Big Dreams, Small Garden CoverOver the last eight years, I have written many columns encouraging people to face the space in which they find themselves and to create the garden that lives within them.

Particularly in the midst of the difficult economic period of the last decade.

Disturbingly, one of the things that I often heard when I initially spoke to groups or talked to people about the plans they had for that space was the statement that they were not living where they wanted to live, so they were just going to wait until they were, and start gardening then.

Many felt frustrated – sometimes downright angered – by life events and economic downturns that were not of their making and which had placed them somewhere they didn’t want to be, no matter how hard they had worked or how good their choices had been. They saw no sense in gardening a rental yard or a small patio or a hilly urban slope – particularly when the home and garden shows, books, websites and media images constantly showcased big bucks being spent on big renovations they knew they couldn’t afford.

When you’re feeling trapped by your  circumstances and watching others live the dream you once had for yourself and your family, it’s hard to move on.  I understand that feeling – I’ve lived it.

Through my profession as a garden writer, I’ve been privileged to tour a lot of the high-end gardens of the “1 percent,” all the while working with a limited budget and resources in a garden that I never intended to call my own for two years (much less the ten we eventually spent there).

It’s a stimulating job, but it can also be mentally tough. I quickly grasped that I could either wallow in constant comparisons – which always left my garden wanting and made me feel envious, or I could use those ideas as inspiration for my own outside space.

When you’re feeling trapped by your circumstances and watching others live the dream you once had for yourself and your family, it’s hard to move on.  I understand that feeling – I’ve lived it.

During that process I began to understand a fundamental truth: that the simple act of gardening has a healing effect upon one’s sense of connection and contentment.  And that’s something that no amount of money can buy.

As time went on, I saw how enthusiastically people absorbed this message when spelled out in those terms. It spurred me to write a book to make that message even clearer, helping others see the potential in their own garden – whatever it happened to be.

That book comes out this month.

Big Dreams, Small Garden is a step-by-step plan for creating an ideal garden in less than ideal circumstances.  It’s a stimulating, practical, often lighthearted book for a tough economic age that doesn’t just tell the reader how to garden, but why to garden, showcasing the many ways in which claiming your outside space and gardening the heck out of it can re-connect you to your environment, your family, your neighbors and your community – even when you’re facing numerous obstacles and don’t know where to start.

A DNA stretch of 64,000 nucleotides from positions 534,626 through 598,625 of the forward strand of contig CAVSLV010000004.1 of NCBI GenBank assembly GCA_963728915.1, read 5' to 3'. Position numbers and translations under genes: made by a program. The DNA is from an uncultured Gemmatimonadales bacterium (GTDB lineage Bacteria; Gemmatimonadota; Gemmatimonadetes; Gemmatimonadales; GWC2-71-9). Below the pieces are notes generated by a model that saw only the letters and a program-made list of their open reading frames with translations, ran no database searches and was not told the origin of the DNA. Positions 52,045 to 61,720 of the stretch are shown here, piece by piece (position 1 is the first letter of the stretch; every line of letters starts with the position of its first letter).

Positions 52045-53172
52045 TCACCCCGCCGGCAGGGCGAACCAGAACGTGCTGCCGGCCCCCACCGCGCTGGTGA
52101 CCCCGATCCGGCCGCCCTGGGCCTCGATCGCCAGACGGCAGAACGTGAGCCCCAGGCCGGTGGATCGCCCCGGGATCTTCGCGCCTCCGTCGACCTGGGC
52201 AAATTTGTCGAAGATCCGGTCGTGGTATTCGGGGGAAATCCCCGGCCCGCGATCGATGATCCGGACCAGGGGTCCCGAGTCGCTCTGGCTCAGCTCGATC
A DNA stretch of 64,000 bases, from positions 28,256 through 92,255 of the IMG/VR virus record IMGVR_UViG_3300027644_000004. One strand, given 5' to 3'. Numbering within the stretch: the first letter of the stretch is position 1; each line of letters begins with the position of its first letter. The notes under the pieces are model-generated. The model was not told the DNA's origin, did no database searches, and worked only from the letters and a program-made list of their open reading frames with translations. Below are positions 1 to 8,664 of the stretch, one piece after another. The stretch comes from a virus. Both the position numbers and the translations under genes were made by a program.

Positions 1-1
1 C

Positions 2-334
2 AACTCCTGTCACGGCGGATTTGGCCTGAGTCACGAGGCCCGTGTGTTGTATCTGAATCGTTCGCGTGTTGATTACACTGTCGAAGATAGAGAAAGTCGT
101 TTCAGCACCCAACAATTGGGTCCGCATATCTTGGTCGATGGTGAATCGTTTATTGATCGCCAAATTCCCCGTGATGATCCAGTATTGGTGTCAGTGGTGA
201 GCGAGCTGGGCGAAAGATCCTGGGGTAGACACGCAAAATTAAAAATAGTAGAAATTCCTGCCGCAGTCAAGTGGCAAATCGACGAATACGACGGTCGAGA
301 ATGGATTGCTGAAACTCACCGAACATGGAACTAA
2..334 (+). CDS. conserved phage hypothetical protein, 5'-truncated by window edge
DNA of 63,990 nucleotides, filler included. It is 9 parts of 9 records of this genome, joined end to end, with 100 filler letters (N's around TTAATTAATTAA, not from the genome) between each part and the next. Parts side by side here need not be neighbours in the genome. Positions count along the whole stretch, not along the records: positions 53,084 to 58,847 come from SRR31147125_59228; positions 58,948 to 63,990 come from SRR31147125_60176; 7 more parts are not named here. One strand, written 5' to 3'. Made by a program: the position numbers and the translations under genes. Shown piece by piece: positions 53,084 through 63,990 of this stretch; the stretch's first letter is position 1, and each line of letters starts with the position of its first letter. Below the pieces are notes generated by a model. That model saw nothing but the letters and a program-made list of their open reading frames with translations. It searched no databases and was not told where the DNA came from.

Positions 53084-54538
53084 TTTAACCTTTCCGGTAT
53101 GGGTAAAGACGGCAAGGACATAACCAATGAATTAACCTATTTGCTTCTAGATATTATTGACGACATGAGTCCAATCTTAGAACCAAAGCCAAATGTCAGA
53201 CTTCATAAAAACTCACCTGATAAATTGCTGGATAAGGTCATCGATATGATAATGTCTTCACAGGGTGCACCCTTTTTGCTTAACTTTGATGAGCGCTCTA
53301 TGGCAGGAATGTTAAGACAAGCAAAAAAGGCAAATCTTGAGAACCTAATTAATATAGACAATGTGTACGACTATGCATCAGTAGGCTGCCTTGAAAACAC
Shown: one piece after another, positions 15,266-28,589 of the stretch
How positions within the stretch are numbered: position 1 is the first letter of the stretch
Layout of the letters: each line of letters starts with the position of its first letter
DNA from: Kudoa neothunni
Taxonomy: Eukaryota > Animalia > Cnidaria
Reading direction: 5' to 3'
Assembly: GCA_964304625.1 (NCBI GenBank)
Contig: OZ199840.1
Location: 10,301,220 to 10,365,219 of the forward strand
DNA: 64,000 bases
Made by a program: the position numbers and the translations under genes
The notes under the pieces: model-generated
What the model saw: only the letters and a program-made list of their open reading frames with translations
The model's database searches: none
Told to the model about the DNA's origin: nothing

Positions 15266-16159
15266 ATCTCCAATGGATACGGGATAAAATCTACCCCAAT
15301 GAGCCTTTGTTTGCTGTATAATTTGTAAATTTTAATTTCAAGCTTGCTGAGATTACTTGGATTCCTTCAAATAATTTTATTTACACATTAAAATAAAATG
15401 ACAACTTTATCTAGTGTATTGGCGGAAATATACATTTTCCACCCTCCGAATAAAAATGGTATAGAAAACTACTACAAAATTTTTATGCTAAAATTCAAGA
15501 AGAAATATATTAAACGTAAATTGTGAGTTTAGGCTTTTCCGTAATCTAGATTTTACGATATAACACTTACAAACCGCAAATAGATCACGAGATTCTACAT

Lavishly illustrated, the book is set up in four sections: Visualize, Achieve, Maintain and Enjoy, and it profiles many real-life gardeners across the nation who didn’t wait for the perfect space to create their perfect garden.

VisualizeIn Visualize, readers are not only encouraged to dream and plan, but shepherded through the uncomfortable process of candidly facing their obstacles so those plans can become reality.

AchieveIn Achieve, they’re given methods to approach the design process, find resources, and build basic skills.

MaintainMaintain helps them plan for the often anti-climactic part of gardening – the everyday work – and successfully tailor those demands to their lifestyle.

EnjoyAnd in Enjoy, readers are challenged to make their outside space a dynamic part of their lives and the lives of their families and friends – not just a showpiece between front door and driveway.

If you have been mentally struggling with a challenging space, I hope that this year is the year you decide to start, and I hope that Big Dreams, Small Gardens helps you do it with inspiration, encouragement and laughter.  And if you know someone who just needs a little boost to see the potential in themselves and in their garden, I hope you’ll think about leaving a copy on their doorstep in the season ahead.

“We must claim our living spaces, whatever they are, because they are just that – our living spaces.  We nest here. We raise our kids, live our heartbreaks, and experience some of our greatest joys here.  For gardeners, would-be gardeners, and if-only-I-had-the-perfect-place gardeners, we cheat ourselves if we keep waiting.”

Don’t wait. Create. Let this be the season you start.

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Big Dreams, Small Garden: A Guide to Creating Something Extraordinary in Your Ordinary Space” is available now in bookstores, and online through Amazon and Barnes and Noble. Skyhorse. 203 pp. ISBN:1-5107-0912-6.

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